Swanson: Throwing Stuff Over the White House Fence
Throwing Stuff Over the White House Fence
By David Swanson
On Wednesday, Cindy Sheehan, Ann Wright, Lennox Yearwood, and about 50 other activists for peace met up on the sidewalk in front of the White House. I brought along a box containing 6,000-some pages of names and comments: about 80,000 names with cities and states, about half of them with comments beside them. These were the names of people who have signed the petition at www.DontAttackIran.org The media gathered around, and Cindy read the petition out loud:
"Dear President Bush and Vice President Cheney,
"We write to you from all over the United States and all over the world to urge you to obey both international and U.S. law, which forbid aggressive attacks on other nations. We oppose your proposal to attack Iran. Iran does not possess nuclear weapons, just as Iraq did not possess nuclear weapons. If Iran had such weapons, that would not justify the use of force, any more than any other nation would be justified in launching a war against the world's greatest possessor of nuclear arms, the United States. The most effective way to prevent Iran from developing nuclear weapons would be to closely monitor its nuclear energy program, and to improve diplomatic relations -- two tasks made much more difficult by threatening to bomb Iranian territory. We urge you to lead the way to peace, not war, and to begin by making clear that you will not commit the highest international crime by aggressively attacking Iran."
We took the box of petition signatures over to the gate and asked the guard to accept it on behalf of the President. He asked Cindy to read the petition to him, which she did. Then he left and came back a few times, claiming that he was trying to find the proper person to accept it, but more likely waiting for more guards and Park Service police to show up.
Eventually we got tired of waiting. We handed a stack of pages to everyone in the crowd and asked them to stick them through the fence. Pages began piling up all over the White House driveway and front yard. Then a line of police officers stepped in the way and blocked the fence. So we began throwing pages, about 50 double-sided sheets at a time, over their heads and over the fence. This had the effect of scattering them more widely on the other side. I hope whoever had to pick up all those pieces of paper is aware whose administration destroyed the right to overtime pay, and I hope they read some of the comments. I read thousands of them. Many were angry. Many were polite. Most were passionate and pleading. Some were concise: "Iraq was our first mistake; don't let Iran be our last." Others went on for pages. People poured their souls out trying to educate and reform our President and Vice President. Instead they ended up decorating the White House lawn.
Here's what the Associated Press had to say about this event:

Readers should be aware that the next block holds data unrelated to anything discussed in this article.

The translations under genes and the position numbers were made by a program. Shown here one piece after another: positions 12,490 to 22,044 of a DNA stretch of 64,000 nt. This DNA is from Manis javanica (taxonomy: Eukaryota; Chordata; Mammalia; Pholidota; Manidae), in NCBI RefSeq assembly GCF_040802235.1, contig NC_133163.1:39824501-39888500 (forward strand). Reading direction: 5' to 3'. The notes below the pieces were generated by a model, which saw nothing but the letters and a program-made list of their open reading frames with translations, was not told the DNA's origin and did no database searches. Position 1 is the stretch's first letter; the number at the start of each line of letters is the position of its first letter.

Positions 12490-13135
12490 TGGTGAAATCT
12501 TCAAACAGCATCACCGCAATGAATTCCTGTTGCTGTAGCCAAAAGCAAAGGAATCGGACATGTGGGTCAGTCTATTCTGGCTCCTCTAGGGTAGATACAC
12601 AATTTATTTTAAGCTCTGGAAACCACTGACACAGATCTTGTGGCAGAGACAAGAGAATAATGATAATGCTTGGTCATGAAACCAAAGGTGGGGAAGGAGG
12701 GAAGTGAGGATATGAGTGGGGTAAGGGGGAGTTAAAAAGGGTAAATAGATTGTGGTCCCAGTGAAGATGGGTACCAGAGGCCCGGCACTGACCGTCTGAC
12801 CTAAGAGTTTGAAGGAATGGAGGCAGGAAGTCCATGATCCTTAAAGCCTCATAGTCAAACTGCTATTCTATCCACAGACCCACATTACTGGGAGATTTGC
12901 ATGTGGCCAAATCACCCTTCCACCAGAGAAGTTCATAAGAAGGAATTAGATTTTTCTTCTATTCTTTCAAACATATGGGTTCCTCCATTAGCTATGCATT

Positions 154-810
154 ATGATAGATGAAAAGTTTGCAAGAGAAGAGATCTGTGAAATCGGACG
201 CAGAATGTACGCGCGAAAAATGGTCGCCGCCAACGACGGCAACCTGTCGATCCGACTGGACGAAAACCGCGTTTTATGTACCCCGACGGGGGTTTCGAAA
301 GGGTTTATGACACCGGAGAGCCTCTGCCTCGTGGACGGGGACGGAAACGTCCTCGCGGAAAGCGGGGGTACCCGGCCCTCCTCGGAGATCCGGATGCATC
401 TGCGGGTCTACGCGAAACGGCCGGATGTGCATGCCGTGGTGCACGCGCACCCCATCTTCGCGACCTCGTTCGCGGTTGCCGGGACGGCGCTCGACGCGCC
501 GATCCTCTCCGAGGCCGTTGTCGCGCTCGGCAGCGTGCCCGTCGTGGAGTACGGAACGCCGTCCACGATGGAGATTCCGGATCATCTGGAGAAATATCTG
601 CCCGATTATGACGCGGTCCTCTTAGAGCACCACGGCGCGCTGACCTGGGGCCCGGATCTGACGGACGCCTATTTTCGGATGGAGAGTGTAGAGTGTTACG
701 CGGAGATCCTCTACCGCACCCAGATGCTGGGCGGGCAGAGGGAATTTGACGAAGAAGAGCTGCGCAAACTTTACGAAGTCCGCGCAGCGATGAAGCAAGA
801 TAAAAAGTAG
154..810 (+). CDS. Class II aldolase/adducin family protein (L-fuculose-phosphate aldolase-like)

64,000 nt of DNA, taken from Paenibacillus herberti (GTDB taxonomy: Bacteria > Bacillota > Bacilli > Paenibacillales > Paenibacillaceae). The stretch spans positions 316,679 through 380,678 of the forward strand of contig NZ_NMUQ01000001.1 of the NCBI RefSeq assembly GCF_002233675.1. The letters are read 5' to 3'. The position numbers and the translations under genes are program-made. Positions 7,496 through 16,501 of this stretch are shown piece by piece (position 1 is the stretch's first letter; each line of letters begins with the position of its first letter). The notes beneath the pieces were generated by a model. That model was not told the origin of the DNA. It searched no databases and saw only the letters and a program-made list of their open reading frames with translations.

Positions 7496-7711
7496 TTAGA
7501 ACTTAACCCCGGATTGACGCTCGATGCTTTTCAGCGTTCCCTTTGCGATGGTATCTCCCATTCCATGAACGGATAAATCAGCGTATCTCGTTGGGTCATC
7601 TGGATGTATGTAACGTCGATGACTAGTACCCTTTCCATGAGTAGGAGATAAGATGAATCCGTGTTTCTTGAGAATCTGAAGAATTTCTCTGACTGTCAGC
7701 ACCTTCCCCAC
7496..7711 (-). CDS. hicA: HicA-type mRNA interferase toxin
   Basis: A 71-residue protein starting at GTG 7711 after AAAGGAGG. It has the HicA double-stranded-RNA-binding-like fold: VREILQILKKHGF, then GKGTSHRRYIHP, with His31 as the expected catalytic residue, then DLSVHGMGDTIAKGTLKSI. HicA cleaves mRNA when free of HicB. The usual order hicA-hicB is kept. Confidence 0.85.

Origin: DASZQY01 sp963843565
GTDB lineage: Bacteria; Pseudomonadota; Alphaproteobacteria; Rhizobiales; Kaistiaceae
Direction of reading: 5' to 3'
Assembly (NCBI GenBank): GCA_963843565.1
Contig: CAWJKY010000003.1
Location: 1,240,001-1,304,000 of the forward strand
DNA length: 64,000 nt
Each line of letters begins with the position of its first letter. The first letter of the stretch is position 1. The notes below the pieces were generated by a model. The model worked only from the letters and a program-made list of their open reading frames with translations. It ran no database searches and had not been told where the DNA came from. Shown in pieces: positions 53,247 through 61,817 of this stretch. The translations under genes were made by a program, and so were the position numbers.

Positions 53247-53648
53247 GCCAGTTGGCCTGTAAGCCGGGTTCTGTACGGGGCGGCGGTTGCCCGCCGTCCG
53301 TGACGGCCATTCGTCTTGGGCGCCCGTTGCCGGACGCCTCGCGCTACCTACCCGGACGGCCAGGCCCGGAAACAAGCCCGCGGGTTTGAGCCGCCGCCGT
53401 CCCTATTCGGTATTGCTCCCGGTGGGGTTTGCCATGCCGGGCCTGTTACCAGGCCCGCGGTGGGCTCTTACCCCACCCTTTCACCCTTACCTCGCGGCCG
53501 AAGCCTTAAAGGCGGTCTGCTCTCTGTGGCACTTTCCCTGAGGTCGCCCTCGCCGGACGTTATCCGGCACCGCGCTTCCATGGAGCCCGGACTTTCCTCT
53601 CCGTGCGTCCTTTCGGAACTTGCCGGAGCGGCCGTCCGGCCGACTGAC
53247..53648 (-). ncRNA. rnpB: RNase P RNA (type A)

"Activist Cindy Sheehan led about 50 protesters to a White House gate Wednesday to deliver anti-war petitions she said were signed by 80,000 Americans. The California woman, whose son was killed in Iraq more than two years ago, joined the protesters in hailing the outcome of Tuesday's elections and chanting 'Stop the War' outside the White House gate.
"'They have to take (the petitions); it's our First Amendment right,' said Sheehan, who waited about 15 minutes at the gate with other protesters before tossing the petitions over the fence. 'It was taking too long for them to decide whether to accept them or not, so we just delivered them.'…
"…Wednesday's protest came as Republicans lost control of the House and the White House announced the resignation of Defense Secretary Donald Rumsfeld. 'He's being offered as a sacrificial lamb,' said Sheehan, adding that she would not stop protesting until American forces are out of Iraq…
"…Sheehan and other protesters said the outcome of Tuesday's House race - and the gains in the Senate - indicated that Americans are questioning the costs of U.S. military actions in both Iraq and Afghanistan. The petitions tossed over the White House fence were presented as an open letter to Bush and Vice President Dick Cheney, opposing use of military force to resolve the dispute over Iran's nuclear program.
'Iran does not possess nuclear weapons, just as Iraq did not possess nuclear weapons,' the petitions said. A U.S. Park Police spokesman said officers moved the protesters away from gates near Secret Service guard stations, but there were no arrests."
If you have not yet
signed the petition, you still can at
also sign one addressed to Congress (which might even listen
to you) at
Late Wednesday afternoon Cindy decided to lead a sit-in right in front of the White House, and then – finally -- the Park Service arrested her. The Associated Press changed the lede to its article to read as follows:
"Activist Cindy Sheehan was arrested Wednesday as she led about 50 protesters to a White House gate to deliver anti-war petitions."
Not quite accurate. The petitions had been delivered several hours before the arrest. But what the heck, it probably got more editors to pick up the story. Thanks, again, Cindy!